“Marriage bridges two shores, binding us together as one unbroken path, on which I vow never to deviate, never to falter, and to always be by your side.”

“As long as the sun shines in the day and the moon and stars shine at night, our love will survive.”

“I take you be my wife/husband/partner every day,  and my soulmate forever.”

“I vow patience, honesty and unending love as long as we both shall live.”

“I take you now as my husband/wife/partner, and I promise to always be true.”

“___ I offer you my heart, my loyalty, and my love.  Today, tomorrow, and forever.  

“I promise to overlook your flaws and imperfections, and ask that you overlook mine, because our love always cherishes the good in each other and allows room to grow together.”

“I vow to trust and value your opinions, and stand by your actions.
I pledge to always treat you as my best friend and equal.
I will ask for help when I need it, and offer help to you always.
Let us be friends and lovers, and grow old disgracefully together.”

“I vow to help you love life, to always hold you with tenderness and patience. To speak when words are needed and to share the silence when they’re not, to live within the warmth of your heart – and always call it home.”

“I promise to hold off secretly watching episodes of *whatever TV show we are watching together, until we are actually together.”

Perhaps you'd like to write and recite your own vows. Need a little help?

Are you comfortable speaking in front of people? If so, read your vows aloud. If not, you can still write your vows and have the officiant read them for you in the form of a question to you to which you’ll answer “I do” or “I will.” Your partner should use the same format for the sake of continuity.  If you choose to write and recite your own vows, here’s some advice; 

  • Pay attention to length and the style of your vows. If you are writing an “I do” form of vow, you’ll be limited to writing out a short set of questions to be asked to you by the officiant.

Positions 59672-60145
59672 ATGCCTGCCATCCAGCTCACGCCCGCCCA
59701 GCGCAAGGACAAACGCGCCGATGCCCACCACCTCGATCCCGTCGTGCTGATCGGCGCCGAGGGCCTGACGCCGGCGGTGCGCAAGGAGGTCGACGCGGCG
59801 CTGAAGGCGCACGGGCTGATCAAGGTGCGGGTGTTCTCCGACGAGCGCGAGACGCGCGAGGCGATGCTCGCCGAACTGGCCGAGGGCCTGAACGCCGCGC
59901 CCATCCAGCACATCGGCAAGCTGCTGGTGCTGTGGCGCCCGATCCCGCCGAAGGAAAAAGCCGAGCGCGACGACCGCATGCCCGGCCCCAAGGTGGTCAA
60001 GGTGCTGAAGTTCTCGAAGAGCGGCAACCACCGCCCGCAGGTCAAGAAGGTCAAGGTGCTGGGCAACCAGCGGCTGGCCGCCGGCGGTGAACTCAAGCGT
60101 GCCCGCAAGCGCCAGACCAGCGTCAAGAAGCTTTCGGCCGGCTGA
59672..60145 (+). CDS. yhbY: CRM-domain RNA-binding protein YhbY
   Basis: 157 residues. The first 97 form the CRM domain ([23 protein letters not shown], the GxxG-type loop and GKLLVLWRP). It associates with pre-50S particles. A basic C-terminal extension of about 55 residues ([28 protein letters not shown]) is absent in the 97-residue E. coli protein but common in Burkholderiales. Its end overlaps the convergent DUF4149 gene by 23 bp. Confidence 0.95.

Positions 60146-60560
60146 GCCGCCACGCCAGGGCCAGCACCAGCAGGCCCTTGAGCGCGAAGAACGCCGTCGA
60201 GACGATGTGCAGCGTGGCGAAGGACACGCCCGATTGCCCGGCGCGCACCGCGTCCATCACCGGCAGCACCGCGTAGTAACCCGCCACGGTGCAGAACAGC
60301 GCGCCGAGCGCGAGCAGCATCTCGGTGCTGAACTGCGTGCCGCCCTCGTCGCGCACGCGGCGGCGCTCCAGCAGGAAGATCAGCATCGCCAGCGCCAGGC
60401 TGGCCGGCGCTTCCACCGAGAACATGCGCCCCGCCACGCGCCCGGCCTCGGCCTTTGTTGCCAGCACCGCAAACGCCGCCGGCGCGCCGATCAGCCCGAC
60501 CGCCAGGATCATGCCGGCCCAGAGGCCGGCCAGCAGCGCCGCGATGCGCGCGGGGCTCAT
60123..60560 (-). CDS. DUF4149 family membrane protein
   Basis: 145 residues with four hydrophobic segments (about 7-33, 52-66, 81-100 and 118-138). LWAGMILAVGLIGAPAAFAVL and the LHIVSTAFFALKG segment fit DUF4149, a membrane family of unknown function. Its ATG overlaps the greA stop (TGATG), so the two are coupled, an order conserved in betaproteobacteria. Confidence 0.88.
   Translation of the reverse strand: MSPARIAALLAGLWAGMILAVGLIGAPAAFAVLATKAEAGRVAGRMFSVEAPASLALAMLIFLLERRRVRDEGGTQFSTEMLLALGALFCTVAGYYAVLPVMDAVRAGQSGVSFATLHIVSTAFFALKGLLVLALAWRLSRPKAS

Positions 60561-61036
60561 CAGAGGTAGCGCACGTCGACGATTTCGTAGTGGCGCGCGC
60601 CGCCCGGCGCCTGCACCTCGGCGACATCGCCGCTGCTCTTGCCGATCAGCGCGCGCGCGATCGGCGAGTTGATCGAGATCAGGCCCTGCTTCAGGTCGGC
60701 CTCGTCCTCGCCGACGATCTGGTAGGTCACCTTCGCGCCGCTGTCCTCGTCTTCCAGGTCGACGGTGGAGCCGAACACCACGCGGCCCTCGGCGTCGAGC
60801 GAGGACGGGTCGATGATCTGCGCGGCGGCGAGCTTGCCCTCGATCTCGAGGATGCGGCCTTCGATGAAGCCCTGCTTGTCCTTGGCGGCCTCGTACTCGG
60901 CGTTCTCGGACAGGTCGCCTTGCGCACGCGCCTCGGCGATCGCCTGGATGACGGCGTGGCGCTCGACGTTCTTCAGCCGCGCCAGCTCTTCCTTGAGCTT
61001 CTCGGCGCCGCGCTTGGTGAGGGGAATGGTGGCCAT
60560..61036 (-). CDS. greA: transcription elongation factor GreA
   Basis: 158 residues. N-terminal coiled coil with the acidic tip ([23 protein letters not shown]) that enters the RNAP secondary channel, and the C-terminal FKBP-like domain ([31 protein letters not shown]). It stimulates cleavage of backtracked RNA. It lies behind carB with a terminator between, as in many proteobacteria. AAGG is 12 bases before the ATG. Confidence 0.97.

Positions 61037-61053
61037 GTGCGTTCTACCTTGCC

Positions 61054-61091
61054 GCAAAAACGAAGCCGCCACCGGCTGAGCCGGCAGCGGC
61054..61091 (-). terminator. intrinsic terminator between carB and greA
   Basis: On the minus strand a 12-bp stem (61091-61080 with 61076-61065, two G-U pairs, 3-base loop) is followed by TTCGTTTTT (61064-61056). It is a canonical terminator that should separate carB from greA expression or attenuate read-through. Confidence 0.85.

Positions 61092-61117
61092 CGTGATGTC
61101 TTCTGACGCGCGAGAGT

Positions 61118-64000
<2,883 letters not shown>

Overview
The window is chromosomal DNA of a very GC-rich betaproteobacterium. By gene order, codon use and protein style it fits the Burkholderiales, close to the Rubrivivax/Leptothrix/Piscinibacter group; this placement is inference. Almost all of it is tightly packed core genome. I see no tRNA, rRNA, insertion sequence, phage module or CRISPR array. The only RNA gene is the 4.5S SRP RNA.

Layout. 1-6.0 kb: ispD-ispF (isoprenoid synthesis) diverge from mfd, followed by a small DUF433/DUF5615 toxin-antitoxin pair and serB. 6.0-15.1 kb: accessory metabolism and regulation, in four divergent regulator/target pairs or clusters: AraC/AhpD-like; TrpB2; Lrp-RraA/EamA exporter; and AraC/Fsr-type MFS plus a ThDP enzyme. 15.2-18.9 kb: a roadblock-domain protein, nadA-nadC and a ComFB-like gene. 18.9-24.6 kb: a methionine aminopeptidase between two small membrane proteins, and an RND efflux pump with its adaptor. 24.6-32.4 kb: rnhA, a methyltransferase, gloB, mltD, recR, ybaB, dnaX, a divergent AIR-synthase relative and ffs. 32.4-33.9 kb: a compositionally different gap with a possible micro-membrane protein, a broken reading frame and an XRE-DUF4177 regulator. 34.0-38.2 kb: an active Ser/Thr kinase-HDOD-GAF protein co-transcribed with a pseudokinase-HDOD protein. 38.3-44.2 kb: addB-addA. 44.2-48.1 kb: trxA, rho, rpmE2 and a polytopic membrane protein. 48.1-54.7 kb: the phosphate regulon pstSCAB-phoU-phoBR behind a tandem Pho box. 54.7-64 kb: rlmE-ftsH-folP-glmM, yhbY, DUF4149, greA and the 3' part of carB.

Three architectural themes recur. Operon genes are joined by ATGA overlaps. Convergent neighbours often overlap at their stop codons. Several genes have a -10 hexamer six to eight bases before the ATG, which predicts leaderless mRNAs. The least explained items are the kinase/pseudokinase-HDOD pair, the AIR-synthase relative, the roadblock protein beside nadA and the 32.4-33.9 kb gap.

• Include 2 or 3 things that you love about your significant other.
  • Share how they inspire you to be a better person.
  • Incorporate your beliefs and inspirations into your vows.
  • Make promises for your life together. Include that you will be there for them through life’s inevitable ups and downs.
  • Make 2 copies, and give one to your officiant or best man/MOH, parent or another trusted person.  
  • Practice reading your vows aloud, slowly & clearly.  
  • Keep your vows a secret.  This is not necessary, but just like the “first look” it can be very touching to hear your partners vows for the first time during your ceremony.

I, ___, take you, ___…

I, ___, choose you, ___…

From the moment we met…

When I think of our life together…

Walk life’s path together

These things I promise you: I will be faithful / honest / respect / trust / help and care for you / share my life with you / to be there when you need me / to nurture our family / build a loving home

This is my solemn vow

For all the days of my life

I love you